How useful is PNG?


#1

PNG is starting to be used more often now, but I’m still sitting with GIF and JPG. I understand that PNG is a GIF-replacement that doesn’t have questionable licensing issues, and it has better transparency options. It’s not good for photos (JPG) but very good for icons etc. (GIF). Am I right so far?

I don’t have any image editing that can work with it. Windows XP doesn’t, and neither does my aging PaintShopPro. What would be a good tool?

Most importantly though: Which browsers support PNG? Okay, if the user downloads the right plugin then any browser can be made to support it, but off the shelf, some users might be shut out. I want to deliver content to my mom too, and I don’t expect users to be on the cutting edge just because developers are.

Any comments you can share on this?


TorbenGB


#2

.png is pretty cool, but you hit the nail on the head… I won’t use them in a mainstream public site until there is more browser implementation.

I DO use the .png format for most of my graphical development… I just have to export my work to another format before I put it up on the web.

You said that .png isn’t very good for photos. That’s true on a file size basis, but picture quality is very high. I’ve visited sites that have all their graphical elements done in .png… it’s the same types of sites that expect you to have broadband for all the Flash and Shockwave… dial-up need not apply.

A site that tries to keep the status of browsers and .png is here. I think it’s about a year out of date but it does give a good and pretty complete overview.


#3

Paint Shop Pro v7 supports PNG quite well. Oh, and Windows XP is an operating system, not an application. The “Windows Picture and Fax Viewer” that comes with it displays PNG. I wouldn’t consider MS Paint or Picture It! to be a serious image editor.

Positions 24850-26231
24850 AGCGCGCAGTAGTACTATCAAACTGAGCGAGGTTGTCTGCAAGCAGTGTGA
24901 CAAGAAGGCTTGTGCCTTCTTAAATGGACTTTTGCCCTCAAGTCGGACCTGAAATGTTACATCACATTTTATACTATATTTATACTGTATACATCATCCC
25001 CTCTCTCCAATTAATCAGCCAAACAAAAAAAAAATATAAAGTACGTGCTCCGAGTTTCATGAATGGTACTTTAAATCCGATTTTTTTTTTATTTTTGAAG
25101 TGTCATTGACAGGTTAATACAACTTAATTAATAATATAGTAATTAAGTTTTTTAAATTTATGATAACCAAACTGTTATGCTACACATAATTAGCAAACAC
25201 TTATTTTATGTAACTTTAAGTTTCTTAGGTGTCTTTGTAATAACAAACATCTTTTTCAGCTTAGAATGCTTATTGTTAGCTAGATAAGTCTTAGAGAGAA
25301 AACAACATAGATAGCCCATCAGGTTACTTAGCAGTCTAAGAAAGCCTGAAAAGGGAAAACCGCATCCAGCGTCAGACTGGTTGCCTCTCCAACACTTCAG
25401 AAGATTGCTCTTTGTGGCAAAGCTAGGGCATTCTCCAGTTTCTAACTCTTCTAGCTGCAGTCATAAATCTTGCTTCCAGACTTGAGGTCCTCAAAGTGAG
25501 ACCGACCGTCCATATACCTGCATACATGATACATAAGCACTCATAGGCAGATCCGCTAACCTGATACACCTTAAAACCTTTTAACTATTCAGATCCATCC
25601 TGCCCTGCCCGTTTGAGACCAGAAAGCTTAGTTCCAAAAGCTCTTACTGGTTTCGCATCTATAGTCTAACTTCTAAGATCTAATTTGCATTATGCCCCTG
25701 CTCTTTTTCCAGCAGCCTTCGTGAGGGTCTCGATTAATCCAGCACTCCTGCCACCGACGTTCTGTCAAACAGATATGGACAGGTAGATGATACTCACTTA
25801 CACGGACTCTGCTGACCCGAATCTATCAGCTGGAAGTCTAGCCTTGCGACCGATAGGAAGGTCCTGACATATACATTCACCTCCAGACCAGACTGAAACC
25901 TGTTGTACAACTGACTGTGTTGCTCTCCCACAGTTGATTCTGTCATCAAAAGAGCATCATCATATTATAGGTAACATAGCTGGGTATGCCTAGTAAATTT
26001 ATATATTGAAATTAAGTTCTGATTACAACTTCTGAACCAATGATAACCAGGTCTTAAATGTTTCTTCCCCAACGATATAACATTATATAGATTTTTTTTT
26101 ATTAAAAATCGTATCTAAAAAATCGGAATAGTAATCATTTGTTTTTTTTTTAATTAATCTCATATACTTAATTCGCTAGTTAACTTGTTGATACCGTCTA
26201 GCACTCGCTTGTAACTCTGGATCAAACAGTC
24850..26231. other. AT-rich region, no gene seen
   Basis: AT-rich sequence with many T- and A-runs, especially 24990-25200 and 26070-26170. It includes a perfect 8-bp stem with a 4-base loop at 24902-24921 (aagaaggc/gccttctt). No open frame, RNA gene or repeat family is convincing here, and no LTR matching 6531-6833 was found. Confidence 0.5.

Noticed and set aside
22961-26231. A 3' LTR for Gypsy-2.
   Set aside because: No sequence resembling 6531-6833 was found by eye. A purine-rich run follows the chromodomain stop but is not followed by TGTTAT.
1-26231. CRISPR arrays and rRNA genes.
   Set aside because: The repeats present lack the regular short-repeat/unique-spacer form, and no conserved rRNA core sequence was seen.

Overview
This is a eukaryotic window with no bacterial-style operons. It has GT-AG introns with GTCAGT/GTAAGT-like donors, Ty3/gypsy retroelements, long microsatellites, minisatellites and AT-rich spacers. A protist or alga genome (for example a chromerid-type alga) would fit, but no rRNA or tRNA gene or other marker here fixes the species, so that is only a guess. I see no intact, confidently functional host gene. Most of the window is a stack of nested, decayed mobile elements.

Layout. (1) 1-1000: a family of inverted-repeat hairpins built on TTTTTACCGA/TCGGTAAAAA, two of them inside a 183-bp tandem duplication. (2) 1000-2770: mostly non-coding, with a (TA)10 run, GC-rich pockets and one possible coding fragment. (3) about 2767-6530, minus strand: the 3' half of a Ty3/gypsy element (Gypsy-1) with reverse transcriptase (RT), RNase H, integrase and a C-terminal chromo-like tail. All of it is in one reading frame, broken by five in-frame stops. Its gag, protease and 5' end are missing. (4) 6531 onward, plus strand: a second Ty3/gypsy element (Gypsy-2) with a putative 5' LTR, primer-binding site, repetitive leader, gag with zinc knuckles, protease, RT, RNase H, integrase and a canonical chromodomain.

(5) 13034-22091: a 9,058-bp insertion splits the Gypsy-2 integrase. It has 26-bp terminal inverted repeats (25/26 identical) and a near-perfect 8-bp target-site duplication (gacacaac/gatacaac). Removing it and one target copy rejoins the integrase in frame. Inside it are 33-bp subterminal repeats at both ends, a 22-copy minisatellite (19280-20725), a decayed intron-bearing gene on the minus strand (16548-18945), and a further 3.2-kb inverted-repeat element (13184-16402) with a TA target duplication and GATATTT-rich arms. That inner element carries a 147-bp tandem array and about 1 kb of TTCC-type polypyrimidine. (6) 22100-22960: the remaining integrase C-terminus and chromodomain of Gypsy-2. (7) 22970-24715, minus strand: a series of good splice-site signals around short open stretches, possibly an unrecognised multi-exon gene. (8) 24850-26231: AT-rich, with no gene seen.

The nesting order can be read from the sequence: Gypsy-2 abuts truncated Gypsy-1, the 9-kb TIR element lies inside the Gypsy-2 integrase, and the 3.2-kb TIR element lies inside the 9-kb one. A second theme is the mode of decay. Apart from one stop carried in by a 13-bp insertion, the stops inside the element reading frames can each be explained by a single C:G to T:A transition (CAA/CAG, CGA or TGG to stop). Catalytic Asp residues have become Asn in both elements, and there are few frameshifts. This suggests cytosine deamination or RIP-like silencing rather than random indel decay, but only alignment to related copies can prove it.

Internet Explorer 6.0 will display PNG with one cavaet - it does not composite PNGs that have alpha transparency when rendering the web page. You can however add a background color to the PNG that matches the background color of the web page to help compensate for this implementation bug, or use a behavior that converts image elements with PNGs to the propietary method that MS dreamed up of supporting alpha transparency using DirectX and CSS filters.

Other than that, PNG support in IE 6 is good enough that you can convert non-animated gifs to PNG today and save on bandwidth. I’ve already switched to PNG because most visitors to my site are using IE 6.

:cool: Perl / MySQL / HTML+CSS


#4

Thanks for your feedback.
Since only about half of my visitors use MSIE6, and most of the rest use MSIE5 (Mozilla and others are <10%), many users wouldn’t be able to see the images at all. I’d hate having to code workarounds just to have properly transparent PNG in MSIE. I guess I’ll just keep going with the GIF/JPG combo.
(I am aware that Windows isn’t an application.)


TorbenGB


#5

Thanks for your feedback.

This incorrect. PNG supports images using a 256 color indexed palette, with a single transparent color, just like the GIF format. This works fine in Internet Explorer 5+ if you use a simple tool like gif2png or Image Magick to convert existing GIF files. You can do this today and the resulting PNG files will be smaller than the original GIF ones.

The JavaScript or CSS code workarounds are only necessary if you wish to use PNG with 24-bit color and an alpha channel. The only workaround you may want to do only affects the PNG files and that involves removing the gamma chunk, as Internet Explorer does not do gamma adjustment correctly. Removing the gamma chunk would only have adverse effects if you were specificying a gamma value for the rest of the web page elements already. Gamma chunks are usually added by applications like Photoshop and Paint Shop Pro, which allow the user to calibrate the display gamma.

:cool: Perl / MySQL / HTML+CSS